Wednesday, August 6, 2014

No. 1 In August

TigerBlog used to love Ivy League media day for football, though he suspects its for a different reason than his friend Bruce Wood of the Big Green Alert.

No, for TB, it had nothing to do with media access (or even the guaranteed annual bickering between Bill Wallace from the New York Times and TB's former Trenton Times colleague Harvey Yavener), even when he was a sportswriter. It had everything to do with camarderie.

Each year during this week, the Ivy League would have football media day and Ivy League sports information meetings on consecutive days. As TB recalls, it wasn't always in the same order.

In between would be a really nice dinner for the sports information people, who would sit around, talk, laugh, make fun of each other - do all the things that colleagues and friends do. There'd also be golf with the Ivy football media day.

These two events - actually TB thinks it went meetings, dinner, media day, golf - were almost always held at Yale or somewhere close to Yale. What was the name of the golf club? Lyman Orchards?

There are still some in the Ivy League who were part of years and years of those media days/meetings. Chris Humm at Brown. Steve Conn at Yale. A few others who came in on the tail end but at least had an experience with them.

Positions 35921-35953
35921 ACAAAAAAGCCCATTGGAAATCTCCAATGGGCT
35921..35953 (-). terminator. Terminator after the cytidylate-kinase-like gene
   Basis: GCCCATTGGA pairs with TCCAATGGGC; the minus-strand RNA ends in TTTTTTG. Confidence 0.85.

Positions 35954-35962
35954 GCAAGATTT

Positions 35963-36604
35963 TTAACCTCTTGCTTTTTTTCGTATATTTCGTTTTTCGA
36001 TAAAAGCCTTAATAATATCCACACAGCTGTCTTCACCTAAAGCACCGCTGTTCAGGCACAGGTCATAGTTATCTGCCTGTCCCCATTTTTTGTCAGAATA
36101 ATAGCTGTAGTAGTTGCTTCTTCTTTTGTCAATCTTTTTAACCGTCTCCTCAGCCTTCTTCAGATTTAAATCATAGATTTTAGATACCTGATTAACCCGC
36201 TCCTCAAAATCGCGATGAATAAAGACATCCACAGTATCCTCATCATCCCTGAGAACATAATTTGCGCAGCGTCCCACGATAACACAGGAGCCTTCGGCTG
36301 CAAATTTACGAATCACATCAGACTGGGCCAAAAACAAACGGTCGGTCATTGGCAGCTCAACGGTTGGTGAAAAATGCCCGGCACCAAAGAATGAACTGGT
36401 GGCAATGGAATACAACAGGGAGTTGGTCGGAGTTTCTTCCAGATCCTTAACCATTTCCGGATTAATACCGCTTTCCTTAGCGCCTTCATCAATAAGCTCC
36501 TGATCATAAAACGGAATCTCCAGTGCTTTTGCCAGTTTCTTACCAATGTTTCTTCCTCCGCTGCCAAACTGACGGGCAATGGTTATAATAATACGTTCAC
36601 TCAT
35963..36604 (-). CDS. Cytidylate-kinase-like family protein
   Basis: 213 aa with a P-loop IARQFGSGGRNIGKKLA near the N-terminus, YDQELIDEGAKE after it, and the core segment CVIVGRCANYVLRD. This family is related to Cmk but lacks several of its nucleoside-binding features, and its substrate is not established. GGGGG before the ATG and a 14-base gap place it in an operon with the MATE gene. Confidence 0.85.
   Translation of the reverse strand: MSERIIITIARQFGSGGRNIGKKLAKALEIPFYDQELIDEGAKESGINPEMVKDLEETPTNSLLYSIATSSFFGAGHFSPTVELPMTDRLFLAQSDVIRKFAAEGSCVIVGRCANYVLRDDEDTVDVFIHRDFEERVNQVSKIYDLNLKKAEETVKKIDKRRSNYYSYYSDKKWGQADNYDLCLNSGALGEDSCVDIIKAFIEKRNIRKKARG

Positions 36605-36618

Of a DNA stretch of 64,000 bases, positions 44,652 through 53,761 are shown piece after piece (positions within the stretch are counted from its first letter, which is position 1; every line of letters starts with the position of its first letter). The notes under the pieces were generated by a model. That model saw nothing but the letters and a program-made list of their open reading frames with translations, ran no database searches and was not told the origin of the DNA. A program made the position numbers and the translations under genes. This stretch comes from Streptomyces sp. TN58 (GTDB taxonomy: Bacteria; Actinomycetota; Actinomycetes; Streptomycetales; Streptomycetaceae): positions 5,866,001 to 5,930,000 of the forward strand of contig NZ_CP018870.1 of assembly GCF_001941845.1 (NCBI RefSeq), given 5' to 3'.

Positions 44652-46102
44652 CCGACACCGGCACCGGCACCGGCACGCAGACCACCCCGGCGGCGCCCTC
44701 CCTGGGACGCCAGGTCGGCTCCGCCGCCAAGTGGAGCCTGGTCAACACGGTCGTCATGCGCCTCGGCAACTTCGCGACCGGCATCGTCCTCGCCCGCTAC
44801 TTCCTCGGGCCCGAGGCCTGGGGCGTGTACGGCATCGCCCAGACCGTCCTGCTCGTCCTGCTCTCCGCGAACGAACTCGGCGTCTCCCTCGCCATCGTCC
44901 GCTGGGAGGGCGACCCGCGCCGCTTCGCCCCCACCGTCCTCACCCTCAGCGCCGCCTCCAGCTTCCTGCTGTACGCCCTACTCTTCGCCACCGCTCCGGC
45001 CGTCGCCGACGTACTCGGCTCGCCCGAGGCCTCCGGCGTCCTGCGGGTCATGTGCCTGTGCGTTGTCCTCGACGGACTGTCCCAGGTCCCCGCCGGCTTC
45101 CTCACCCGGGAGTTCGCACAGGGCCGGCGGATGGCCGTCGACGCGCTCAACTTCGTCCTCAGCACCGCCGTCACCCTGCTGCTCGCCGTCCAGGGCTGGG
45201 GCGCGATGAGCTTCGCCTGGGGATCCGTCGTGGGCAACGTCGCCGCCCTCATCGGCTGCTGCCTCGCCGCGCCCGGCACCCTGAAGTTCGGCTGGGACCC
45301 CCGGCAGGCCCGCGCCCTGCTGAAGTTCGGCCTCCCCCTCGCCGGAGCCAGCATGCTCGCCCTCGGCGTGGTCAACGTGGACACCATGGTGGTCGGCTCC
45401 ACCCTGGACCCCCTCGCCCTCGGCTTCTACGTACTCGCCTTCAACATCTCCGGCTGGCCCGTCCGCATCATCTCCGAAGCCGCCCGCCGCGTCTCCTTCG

The Ivy sports information meetings were laughably absurd, as TB thinks back on them. He can't help but laugh at the subjects that were vehemently debated, most famously that of standardized rosters back when it became possible to actually email files back and forth rather than faxing and retyping rosters.

If you've never had the thrill of receiving a fax and then retyping an alphabetical and numerical Ivy League football roster, well, then you don't really know what fun is.

Somewhere in his office, TB can find the minutes from Ivy sports information meetings, and they're always worth a chuckle. These were mostly in the early- to mid-’90s, when the internet hadn't quite exploded but the desire and need to find a way to quickly share information was starting to emerge anyway. Some of the solutions were hilarious.

Oh, another great argument was how many post-game faxes were too many for the visiting team to expect the home team to send. That number was capped at four by a rule, one that TB rolled his eyes at, as he assumed that any fax being sent by a visiting team was being done for a reason.

He wonders how much time was spent debating that. Or Player of the Week nomination procedure. Or when All-Ivy squash should be announced. Or how many track and field releases during the year the Ivy office should produce. And on and on it went.

As for media day, it was each of the eight head coaches, who would stand up in alphabetical order by school (or one year reverse alphabetical order) and talk about their team's prospects. To hear each talk, it's amazing that any Ivy football game was ever played in which both teams did not lose. 

Then there would be a chance for one-on-one interviews.

Mostly it was about cultivating relationships. On the sports information side, it was about reaffirming that it wasn't just people from eight schools and a league office - it was one, as the late, great Kathy Slattery of Dartmouth said every year, a "clan," and the whole point was to remember that all of these discussions were for "the good of the clan."